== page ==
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Illuminating Creativity: A DIY Projector Photography Adventure

If you haven't already delved into part one of this creative journey, I strongly recommend checking it out here. It will provide some valuable insights into the thought process behind this unique photography experiment. But if you're ready to dive in, let's embark on an illuminating adventure that combines DIY ingenuity, the picturesque beauty of Utah, and the lens of a photographer passionate about pushing creative boundaries.

model in pink light with black light paint on her face, hands and neck closing her eyes looking up

A DIY Projector Photography Setup

In my quest to capture captivating images, I embarked on a creative endeavor that involved a Vankyo Leisure 3 portable projector, my trusty Lumix GX8, and the versatile Panasonic 25mm f/1.7 lens. To set the stage for this innovative photoshoot, I scoured the depths of the internet for abstract art images that I believed could inject a dash of uniqueness into my project. However, it's essential to note that using recognizable images from other artists can infringe on copyright, so tread cautiously. Another option worth considering is employing stock images in such experiments.

Projecting Creativity

The centerpiece of this photographic experiment was the Vankyo projector, which I connected to my laptop using a standard HDMI cord. The magic unfolded as I projected these images directly onto my model. But using a projector comes with its set of considerations. The proximity of the subject to the projector significantly affects the intensity and harshness of the light. It can also magnify their shadow in the background. To mitigate this, I positioned my projector on the ceiling, albeit with a somewhat limited range of movement. Consequently, I kept the model as close to the wall as possible to minimize her shadow.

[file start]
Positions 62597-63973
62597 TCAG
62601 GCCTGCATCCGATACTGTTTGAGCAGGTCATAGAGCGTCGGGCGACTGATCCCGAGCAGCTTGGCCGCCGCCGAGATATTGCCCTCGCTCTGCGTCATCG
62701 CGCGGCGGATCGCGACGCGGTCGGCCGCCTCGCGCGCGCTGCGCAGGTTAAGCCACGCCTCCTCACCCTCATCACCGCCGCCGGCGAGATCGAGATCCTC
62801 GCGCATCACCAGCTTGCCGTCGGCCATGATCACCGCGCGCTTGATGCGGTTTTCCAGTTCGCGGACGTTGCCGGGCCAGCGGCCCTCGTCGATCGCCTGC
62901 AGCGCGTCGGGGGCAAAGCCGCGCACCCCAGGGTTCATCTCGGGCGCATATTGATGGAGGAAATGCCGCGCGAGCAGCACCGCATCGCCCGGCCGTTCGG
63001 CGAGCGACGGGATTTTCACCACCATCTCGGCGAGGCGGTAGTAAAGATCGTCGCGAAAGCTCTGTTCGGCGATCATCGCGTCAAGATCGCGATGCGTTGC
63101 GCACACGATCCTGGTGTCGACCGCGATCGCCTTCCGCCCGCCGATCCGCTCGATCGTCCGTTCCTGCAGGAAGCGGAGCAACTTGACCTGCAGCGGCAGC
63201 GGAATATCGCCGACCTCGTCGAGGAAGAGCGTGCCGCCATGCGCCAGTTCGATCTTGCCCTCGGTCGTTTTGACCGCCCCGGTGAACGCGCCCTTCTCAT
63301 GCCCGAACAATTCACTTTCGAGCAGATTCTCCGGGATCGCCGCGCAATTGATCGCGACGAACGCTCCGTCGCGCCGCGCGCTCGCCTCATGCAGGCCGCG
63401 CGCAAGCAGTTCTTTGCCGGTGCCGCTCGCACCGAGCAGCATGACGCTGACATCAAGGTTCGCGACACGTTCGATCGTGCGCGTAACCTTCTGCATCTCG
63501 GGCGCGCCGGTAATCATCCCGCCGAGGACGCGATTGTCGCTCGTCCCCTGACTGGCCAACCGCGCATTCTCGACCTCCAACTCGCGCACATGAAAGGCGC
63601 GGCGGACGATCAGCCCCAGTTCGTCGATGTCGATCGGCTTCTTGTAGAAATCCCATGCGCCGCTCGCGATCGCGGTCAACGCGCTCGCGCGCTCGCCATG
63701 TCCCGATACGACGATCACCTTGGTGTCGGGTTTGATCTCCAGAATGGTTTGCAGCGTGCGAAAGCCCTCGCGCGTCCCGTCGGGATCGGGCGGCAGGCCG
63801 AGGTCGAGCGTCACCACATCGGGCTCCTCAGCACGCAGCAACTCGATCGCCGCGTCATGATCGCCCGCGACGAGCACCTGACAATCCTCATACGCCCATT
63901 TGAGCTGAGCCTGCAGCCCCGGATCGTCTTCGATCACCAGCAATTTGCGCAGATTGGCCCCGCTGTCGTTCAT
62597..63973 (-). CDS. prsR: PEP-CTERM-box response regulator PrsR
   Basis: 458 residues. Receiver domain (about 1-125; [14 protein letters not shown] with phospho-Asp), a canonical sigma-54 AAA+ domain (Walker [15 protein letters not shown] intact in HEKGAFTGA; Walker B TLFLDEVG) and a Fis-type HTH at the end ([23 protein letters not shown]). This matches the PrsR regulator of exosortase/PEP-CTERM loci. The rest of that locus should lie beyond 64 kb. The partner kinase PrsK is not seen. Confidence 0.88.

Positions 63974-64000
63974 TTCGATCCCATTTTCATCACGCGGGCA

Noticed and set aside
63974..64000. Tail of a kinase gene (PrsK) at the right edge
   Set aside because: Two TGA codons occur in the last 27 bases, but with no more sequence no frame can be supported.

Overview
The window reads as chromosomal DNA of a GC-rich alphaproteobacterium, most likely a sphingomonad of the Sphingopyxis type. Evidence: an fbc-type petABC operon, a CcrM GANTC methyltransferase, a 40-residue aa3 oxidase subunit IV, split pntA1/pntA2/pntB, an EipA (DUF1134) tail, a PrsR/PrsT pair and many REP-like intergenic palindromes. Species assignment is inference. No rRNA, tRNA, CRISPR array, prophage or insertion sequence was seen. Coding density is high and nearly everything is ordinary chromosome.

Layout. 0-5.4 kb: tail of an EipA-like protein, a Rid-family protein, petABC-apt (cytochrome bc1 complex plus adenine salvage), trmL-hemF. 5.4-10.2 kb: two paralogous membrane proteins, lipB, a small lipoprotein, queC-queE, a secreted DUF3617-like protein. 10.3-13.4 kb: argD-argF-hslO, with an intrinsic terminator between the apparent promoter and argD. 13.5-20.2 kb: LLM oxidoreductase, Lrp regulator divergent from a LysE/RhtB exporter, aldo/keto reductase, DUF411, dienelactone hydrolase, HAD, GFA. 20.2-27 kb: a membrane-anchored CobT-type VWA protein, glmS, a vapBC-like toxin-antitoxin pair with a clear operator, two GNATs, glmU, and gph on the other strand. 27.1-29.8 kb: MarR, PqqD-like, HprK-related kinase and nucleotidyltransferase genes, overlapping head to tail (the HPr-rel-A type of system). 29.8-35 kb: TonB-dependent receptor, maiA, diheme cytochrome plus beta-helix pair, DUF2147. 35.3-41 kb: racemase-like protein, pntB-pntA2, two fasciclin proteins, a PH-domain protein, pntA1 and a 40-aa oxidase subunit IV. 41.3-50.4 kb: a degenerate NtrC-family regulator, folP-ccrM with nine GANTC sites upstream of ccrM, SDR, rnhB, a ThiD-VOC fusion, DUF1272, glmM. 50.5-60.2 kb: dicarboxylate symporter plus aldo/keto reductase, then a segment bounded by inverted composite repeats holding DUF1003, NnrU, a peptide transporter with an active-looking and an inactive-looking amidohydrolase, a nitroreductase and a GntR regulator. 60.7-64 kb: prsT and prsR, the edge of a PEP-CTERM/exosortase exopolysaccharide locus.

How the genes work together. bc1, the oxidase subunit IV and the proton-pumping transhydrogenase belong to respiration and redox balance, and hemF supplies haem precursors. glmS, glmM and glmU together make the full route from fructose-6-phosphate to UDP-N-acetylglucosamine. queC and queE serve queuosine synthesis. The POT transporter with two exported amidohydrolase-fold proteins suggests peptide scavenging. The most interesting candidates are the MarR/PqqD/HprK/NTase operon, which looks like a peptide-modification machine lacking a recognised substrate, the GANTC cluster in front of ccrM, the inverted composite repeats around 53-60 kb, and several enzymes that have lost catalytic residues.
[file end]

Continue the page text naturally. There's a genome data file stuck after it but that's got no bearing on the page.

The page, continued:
model standing in front of projector that has yellow, blue and red colors in it
Erin Holmstead Photography

Camera Settings

Photographers love to geek out on camera settings, and this project was no different. For this shoot, my settings were ISO 800, f/1.7 at 1/60s, providing me with the flexibility to shoot handheld. Nevertheless, for the black-and-white image, I made a slight adjustment. With the wall's white background and the projected image also containing ample white elements, I opted for an ISO of 200. This helped prevent the image from becoming overexposed, retaining the details and contrast I desired.

Adding the Magic Touch

As any Utah beauty photographer would attest, a photoshoot isn't complete without that touch of magic. In this case, I decided to elevate the images into a beauty shoot. To accomplish this, I introduced a Lume Cube, creatively housed within my DIY Snoot. The result was nothing short of extraordinary.

model standing in front of blue galaxy image projected onto her with a beam of light across her eyes


This unique DIY projector photography experiment is a testament to the boundless possibilities for creative photographers. The freedom to experiment, combine elements, and create something truly distinctive is the essence of photography. As a Utah-based photographer, I've learned that the beauty of this remarkable state extends to the creativity it inspires. So, fellow photographers, let this serve as a reminder that the realm of photography is one where your imagination can truly shine. Experiment, create, and let your art illuminate the world.


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